this is Thursday night art space station

"Enough," I say to myself. It's a waste of energy to think about doing something, remind yourself constantly to do that something, formulate procedures and protocols for making that something happen, and then berate yourself for not actually doing that something. I've had enough of this: thinking about writing, planning out when I am going to write and what I am going to write, and then not actually writing, an exhausting meta-exercise that no one should ever put herself through.

Last Thursday night I went to an art show in the Mission, one of those art shows that has a two-word name: a generic noun followed by "The," which is archaic and singular and abstract all at once, brief enough to be cool, mysterious enough to be edgy. I arrive three minutes after it starts, which isn't fashionable, isn't cool. Showing up early means that the event is a priority, or at least that you planned on going; it's clearly not an afterthought. Promptness can be read as eagerness, or overeagerness, and neither are fashionable. Earnest people can be unnerving.

One hour before the show starts, an email goes out to the entire guest list, which is a bounded list, without wiggle room, or at least that's what the email says. The email includes directives about where to smoke (the assumed object of this directive is cigarettes, not marijuana) and how to act towards the doorman (compassionate, respectful). Please don't bring friends, it says. The message is welcoming but firm; the word "private," not "secret" is used; the only capital letters are reserved for the name of the space itself  (all caps) and other proper pronouns, a stylistic choice I've always thought represented aloofness, quietness, discreteness.

The space, which is a warehouse loft, is marked with a light green balloon. I stroll as slowly as I can to the front gate because I have again miscalculated how long it would take me to walk from my apartment to this location. I had intended to be prompt, but not this prompt. I check my phone, and then think myself silly for trying to use my mobile device to loiter, so I go in. After I tell the doorman my name and he checks me off the list, I reciprocate, asking his name. "Gary," he says. "Nice to meet you Gary," I say, even though I'm confused. Didn't the email call him Polly?  I walk upstairs.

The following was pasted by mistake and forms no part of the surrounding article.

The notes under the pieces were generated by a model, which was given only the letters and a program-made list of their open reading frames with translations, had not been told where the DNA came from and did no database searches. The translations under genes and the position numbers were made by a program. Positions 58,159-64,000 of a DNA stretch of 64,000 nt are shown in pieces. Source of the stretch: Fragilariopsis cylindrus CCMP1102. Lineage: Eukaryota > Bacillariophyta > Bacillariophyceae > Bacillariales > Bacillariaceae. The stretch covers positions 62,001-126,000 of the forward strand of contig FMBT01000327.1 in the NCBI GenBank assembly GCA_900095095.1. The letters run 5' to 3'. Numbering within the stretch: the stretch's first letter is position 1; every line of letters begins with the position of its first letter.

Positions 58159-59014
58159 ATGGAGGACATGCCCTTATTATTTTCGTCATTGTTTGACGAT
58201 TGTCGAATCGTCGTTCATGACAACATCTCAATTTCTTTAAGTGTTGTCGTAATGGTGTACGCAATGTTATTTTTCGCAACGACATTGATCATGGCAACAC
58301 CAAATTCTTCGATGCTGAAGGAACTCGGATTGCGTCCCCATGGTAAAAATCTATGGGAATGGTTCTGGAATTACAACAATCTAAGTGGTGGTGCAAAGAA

The warehouse is dark, not a single open space but a series of contiguous compartments, the first compartment being the sink and the kitchen and a misplaced couch; around the corner the larger gallery space, and behind that, a back area where drinks are being served. I walk up to a tall blonde who is wearing a short turquoise dress. She is in the far right corner, hanging up a piece of art. From behind, she looks like one of the Sweet Valley High twins with generic long yellow-blonde hair, leggy. I know she must be frazzled, just moments before the show, but this is the girl who invited me, who I'm supposed to meet, so I tap her on the shoulder. She spins around, and from the look on her face, it's clear I've caught her at a bad time. "I'm Natalie," I say, "but I'll let you do your thing. You look busy. Let's talk later." "Sorry!" she says, "we'll talk later."

I turn back around, and in front of the food table, there is an Asian guy with a boyish grin, with his hands folded across his chest, standing and watching as people are scrambling around trying to put finishing touches on the show, setting up the food, draping large pieces of cloths on the walls, moving equipment. "Hi," I  say to him, "I'm Natalie, I don't know anyone here." (Earnest people can be unnerving) I know who he is, but I pretend I don't. I want to hear him reveal himself. The day of the show, I realize I've read about this kid before, so I know who he is, the host of this party, the proprietor of this space. He introduces himself and welcomes me to the space. "Well, now you've met one of the hosts," he says, "and there's Alex," he says, as another guy walks by us." He also lives here."

Alex comes by and introduces himself. He has tanned olive skin, big eyes, a sharp, long nose, and he's wearing nothing under a buttoned up suit-vest, like a Chippendale playboy. Later, Alex invites me up to his room, which does not interest me as an innuendo, but as an artifact of the space itself, which I'm curious about. A gaggle of his friends are gathered in his room, which is a lofted space, with a low ceiling, no more than three feet in height. The ceiling is splattered with colorful paint, the floorboards painted white. Alex shows me some photographic negatives that he's working on, which are scattered like detritus on the floor and on an old light box. Two guys are sitting on the floor, one trying to melt plastic candles, which isn't really working, another on the couch, sitting next to a brown-haired girl wearing brown boots. They're passing a pax around, and they don't acknowledge me, even when I plop onto the couch next to the girl, whose name I find out is Brittany. I don't know what I'm doing here, I pass the pax along but don't partake, this is a situation I have been in more times than I can count: overwhelmed by a situation most people consider normal, trying to make sense of all the stimuli around me, made uncomfortable by the sheer number of things going on, but too intrigued to escape, as is my foremost impulse.